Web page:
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Detroit Tigers top 30 prospects primer

It's that time of year again! Spring training is around the corner, and it's time to rank the Tigers top prospects.

Rick Osentoski-USA TODAY Sports

Hello again, everybody. I know it has been a while, as I've been slacking this offseason. While I haven't been particularly active on Bless You Boys, I've been on @tigersprospects or @jgoro8 babbling about some prospect or another during the winter months, and will continue to do so. However, it's time to rank some prospects, and I'm very excited to roll out another addition of the top 30. Let's get a few things straight at the beginning, because I know there are going to be some questions. I'll address in my very own FAQ section.

1. Why only 30 prospects?

Most systems generally do not have enough talent in order to warrant a giant list. In my opinion, I don't think the Tigers have 50 or 75 legitimate prospects, and I really do not care to distinguish between super fringy guys at the back end of a list like that. I commend Mark Anderson over at TigsTown for taking on such a task, but realistically, there is not a whole lot of difference between the 35th ranked guy and the 50th ranked guy, especially in a weak system like the Tigers'.

2. If someone is not in my top 30, does it mean I hate them personally, wish the five plagues upon them, and think they'll never be a major leaguer?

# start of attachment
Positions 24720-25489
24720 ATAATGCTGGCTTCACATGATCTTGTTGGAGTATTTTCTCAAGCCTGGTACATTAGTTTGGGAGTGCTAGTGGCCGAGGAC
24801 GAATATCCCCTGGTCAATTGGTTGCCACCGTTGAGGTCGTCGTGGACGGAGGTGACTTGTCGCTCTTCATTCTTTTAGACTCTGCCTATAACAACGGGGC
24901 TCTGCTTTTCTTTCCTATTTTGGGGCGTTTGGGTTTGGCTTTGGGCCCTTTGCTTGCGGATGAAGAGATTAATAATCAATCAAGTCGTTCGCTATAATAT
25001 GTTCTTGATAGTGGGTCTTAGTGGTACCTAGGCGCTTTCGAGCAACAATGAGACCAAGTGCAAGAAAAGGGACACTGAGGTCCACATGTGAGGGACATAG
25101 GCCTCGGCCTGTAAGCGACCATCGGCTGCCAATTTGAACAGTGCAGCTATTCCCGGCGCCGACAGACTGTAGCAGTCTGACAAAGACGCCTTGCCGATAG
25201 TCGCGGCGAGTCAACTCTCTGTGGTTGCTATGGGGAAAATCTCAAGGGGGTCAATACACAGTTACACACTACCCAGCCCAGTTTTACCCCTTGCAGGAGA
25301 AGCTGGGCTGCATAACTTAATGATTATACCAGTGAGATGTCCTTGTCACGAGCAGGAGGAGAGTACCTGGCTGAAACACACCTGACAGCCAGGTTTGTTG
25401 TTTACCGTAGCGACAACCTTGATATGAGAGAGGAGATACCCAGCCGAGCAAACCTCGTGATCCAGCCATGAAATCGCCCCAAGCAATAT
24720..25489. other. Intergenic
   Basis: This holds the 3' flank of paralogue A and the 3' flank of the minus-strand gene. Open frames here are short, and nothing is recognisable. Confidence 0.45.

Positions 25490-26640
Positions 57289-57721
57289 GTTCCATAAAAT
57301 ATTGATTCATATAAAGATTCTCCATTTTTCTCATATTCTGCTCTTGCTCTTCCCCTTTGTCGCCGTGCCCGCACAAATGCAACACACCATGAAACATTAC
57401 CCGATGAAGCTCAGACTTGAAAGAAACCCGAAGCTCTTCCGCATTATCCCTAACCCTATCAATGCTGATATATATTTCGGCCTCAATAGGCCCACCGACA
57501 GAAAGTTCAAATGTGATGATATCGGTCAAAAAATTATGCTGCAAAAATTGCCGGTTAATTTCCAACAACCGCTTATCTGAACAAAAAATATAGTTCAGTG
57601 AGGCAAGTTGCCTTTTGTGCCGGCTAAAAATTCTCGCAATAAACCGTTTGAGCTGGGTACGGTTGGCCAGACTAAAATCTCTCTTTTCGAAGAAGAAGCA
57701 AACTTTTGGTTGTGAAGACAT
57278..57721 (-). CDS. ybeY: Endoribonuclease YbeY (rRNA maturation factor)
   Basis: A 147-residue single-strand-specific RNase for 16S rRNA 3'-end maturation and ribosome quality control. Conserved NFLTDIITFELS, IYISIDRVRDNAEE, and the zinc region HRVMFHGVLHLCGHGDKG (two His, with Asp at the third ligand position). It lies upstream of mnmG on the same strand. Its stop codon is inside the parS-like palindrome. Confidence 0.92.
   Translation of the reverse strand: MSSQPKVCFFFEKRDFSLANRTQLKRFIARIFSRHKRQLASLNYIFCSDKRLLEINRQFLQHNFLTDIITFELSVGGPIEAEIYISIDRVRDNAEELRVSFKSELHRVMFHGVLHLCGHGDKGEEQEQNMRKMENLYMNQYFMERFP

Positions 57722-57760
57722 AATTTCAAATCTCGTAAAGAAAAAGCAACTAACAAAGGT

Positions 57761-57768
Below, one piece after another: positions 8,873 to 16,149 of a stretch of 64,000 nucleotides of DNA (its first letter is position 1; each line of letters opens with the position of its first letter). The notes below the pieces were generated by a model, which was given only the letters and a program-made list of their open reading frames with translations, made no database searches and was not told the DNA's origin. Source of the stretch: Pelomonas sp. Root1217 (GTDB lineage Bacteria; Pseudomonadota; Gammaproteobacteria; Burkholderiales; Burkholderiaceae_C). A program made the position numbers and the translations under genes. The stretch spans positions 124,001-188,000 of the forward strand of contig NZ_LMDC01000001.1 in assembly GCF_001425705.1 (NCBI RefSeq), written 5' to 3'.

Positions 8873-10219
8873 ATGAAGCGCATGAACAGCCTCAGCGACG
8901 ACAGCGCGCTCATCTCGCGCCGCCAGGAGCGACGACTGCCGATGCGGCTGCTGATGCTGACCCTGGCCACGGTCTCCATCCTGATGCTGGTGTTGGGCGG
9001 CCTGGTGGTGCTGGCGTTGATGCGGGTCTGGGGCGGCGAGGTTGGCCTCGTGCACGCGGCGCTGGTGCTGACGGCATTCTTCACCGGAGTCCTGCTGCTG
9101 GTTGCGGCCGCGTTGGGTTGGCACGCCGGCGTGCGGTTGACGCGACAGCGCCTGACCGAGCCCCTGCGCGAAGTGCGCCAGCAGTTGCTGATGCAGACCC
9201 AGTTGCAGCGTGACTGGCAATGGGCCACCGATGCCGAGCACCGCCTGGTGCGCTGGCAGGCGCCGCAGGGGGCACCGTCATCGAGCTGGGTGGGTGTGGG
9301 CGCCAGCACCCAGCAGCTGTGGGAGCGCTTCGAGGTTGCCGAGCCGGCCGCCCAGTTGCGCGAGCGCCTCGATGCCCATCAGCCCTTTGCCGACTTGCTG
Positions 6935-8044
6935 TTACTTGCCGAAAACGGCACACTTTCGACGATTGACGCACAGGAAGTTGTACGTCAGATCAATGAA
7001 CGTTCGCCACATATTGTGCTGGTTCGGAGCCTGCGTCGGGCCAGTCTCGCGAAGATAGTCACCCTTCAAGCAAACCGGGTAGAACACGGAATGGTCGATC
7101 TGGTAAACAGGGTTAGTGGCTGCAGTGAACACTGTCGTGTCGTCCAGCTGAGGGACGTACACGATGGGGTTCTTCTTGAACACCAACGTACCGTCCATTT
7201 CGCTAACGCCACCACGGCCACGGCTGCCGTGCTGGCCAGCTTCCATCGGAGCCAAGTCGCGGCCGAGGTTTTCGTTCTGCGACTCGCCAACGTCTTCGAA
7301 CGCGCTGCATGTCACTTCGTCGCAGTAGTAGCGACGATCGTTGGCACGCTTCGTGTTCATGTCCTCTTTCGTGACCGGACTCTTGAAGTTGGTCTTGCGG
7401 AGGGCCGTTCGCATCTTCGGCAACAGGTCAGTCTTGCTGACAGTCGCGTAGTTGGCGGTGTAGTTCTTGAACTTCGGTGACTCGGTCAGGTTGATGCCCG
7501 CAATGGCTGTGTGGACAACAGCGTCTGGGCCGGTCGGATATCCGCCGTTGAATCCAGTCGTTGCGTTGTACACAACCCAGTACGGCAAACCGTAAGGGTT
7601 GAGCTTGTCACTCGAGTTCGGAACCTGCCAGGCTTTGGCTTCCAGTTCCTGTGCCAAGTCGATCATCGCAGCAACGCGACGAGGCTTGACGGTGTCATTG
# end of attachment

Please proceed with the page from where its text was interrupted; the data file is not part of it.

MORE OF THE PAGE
The answer to this is... no. For example, I am not going to rank Jose Alvarez in my top 30. He pitched in the major leagues last season, and will be starting at Toledo this upcoming season. I believe there are plenty more guys in the Tigers organization with a brighter future than Alvarez, and therefore, I have chosen not to rank him. Pretty simple.

3. I know player X in the Dominican Republic or player Y in Venezuela has been featured in other top prospect lists, and has potential. Why aren't they ranked in yours?

I'm not going to rank anyone who has not yet played in America. I do not feel that I have access to relevant information in order to fully grasp those player's talent level. It is not my forte. I know who Anthony Castro and Manny Joseph are, but frankly, don't feel comfortable with the small amount of third person intel I have on those guys. It would be a disservice to everyone involved to rank them. I'd rather wait until I can speak to someone who has laid actual eyes on these guys (or do it myself) in order to make a judgment about their future.

Great, now that we've got that out of the way, let's continue with housekeeping material. I will be releasing these rankings five guys at a time, starting with those who narrowly missed (which will be eight prospects). I will be providing similar length anecdotes to the midseason top 30 series, and also use some features from Daren Willman's excellent site, Here's an example of what each featured player will look like:

1A. Miguel Cabrera - He is good. Miguel hits balls far.



As you can see, I have provided a heat map of batted balls, along with a hit location breakdown, and batted ball type. Remember to please take the minor league batted ball data with a grain of salt, especially at the very low levels. They are far from perfect. I am providing this data as an addition, not a crutch, in order to make a determination on a prospect.

In the rare case that there is actually Brooks Baseball data available on a prospect, I will use that too.

My source material for these rankings is as follows: Bullpen Banter, Baseball Prospectus, Bleacher Report, Motor City Bengals,, The Scouting Book,, Brooks Baseball, and my personal network of contacts.